What Are the Best Tips for Cost of Capital Analysis?

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  • Written By: Osmand Vitez
  • Edited By: PJP Schroeder
  • Last Modified Date: 16 December 2018
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Cost of capital is a calculation to determine how much it will cost a company to finance a project through other people’s money (OPM). The most common sources of OPM are bank loans, bonds, and stock offerings made to investors. The best tips for cost of capital analysis include a review of the sources that charge interest rates on borrowed money, the use of weights when computing the cost of capital, and the comparison of the cost of capital to the company’s internal rate of return. Cost of capital analysis is most often done when a company has a new opportunity or project it is considering. Outside of this capital budgeting process, the analysis does not serve very many purposes.

Capital budgeting typically puts together all costs associated with one or more projects. The company also reviews available cash it has on hand for paying part or all of these costs. The purpose of doing business at times, however, is to find ways to use OPM for business projects. Therefore, finding sources for money to finance these projects is necessary so companies can retain their cash for other uses. Larger businesses may be able to do this better than smaller companies in the capital budgeting and cost of capital analysis process.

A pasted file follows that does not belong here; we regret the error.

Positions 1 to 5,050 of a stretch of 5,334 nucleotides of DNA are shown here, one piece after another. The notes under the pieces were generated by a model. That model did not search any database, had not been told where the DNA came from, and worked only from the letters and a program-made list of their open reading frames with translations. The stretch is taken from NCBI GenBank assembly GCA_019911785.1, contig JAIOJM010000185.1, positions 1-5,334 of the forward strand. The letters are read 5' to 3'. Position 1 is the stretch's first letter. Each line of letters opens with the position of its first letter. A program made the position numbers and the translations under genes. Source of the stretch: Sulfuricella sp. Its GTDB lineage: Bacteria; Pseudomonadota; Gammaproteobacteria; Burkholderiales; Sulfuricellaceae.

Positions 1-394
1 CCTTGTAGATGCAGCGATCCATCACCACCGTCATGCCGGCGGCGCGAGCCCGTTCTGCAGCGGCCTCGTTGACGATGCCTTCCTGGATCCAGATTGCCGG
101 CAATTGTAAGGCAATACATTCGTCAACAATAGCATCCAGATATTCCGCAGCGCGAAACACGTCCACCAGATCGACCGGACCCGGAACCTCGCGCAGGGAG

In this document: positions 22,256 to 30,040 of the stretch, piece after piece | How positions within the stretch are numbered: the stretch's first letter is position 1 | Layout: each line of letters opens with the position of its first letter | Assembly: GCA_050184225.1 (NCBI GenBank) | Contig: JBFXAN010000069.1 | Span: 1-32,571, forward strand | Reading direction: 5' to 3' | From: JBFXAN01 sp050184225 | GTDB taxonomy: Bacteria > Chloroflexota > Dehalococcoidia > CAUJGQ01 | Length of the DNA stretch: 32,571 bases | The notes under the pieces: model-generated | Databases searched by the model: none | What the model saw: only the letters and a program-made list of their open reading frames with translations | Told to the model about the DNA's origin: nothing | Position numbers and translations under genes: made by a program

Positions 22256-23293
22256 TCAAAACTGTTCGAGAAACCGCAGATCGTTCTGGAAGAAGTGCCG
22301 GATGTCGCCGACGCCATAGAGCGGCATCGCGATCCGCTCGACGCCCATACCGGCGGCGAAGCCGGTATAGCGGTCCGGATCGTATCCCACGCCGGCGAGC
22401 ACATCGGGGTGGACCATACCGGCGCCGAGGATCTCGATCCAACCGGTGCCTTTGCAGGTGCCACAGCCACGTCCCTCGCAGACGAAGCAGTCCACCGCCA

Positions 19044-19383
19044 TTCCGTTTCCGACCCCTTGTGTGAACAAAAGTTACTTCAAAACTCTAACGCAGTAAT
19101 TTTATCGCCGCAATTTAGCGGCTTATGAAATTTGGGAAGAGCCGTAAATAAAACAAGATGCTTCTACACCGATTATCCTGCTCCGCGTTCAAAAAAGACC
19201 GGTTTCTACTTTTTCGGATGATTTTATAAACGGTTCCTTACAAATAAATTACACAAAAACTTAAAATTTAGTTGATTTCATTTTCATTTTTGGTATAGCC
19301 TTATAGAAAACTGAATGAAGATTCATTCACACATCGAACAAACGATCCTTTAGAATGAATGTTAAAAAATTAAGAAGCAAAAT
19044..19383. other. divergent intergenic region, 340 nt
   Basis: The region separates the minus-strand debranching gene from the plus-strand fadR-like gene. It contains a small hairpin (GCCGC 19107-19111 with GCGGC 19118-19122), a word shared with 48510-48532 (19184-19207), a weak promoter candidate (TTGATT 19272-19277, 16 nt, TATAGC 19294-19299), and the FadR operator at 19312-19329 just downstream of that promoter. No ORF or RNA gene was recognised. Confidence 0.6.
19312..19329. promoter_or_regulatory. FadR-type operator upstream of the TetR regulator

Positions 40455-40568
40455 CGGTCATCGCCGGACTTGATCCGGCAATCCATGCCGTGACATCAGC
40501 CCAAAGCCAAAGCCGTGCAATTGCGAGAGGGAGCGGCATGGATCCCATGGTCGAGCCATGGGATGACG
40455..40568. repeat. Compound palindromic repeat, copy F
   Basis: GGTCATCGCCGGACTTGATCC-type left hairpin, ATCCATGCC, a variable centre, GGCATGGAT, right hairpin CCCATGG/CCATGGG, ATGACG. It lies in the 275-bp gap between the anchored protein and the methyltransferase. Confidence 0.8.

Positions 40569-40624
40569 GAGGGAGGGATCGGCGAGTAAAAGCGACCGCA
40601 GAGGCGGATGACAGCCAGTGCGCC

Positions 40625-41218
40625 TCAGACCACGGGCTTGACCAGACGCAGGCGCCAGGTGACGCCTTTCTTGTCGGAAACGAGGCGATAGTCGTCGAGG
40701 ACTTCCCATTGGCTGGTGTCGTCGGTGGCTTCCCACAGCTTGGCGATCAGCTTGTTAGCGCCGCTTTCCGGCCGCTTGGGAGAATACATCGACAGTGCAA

Bank loans and bonds represent both short and long-term obligations to outside individuals or financial institutions. Companies must be careful using these sources or money as too much leverage does not help a company look financially viable. Equity sources may be preferable to debt, but the costs associated with issuing stock one or more times may be prohibitive. Current shareholders may also dislike the fact that their shares become less valuable in terms of price.

Once companies have the interest rates in hand for the associated sources of funds, they may decide to weight the interest rates in the cost of capital analysis. These weights may be based on historical or book value figures associated with previous projects. The purpose of using weights is to place more importance on certain types of debt in the cost of capital analysis formula. Using weights may not be necessary, though a company can do so if the process calls for it. A finance analyst may be able to help guide a company in the cost of capital formula.

The internal rate of return is a preset number a company desires of all projects. This figure should be higher than a company’s cost of capital. Once a company computes the cost of capital for each project, a comparison to the internal rate of return is necessary. The internal rate of return may be different for various types of opportunities in some cases.



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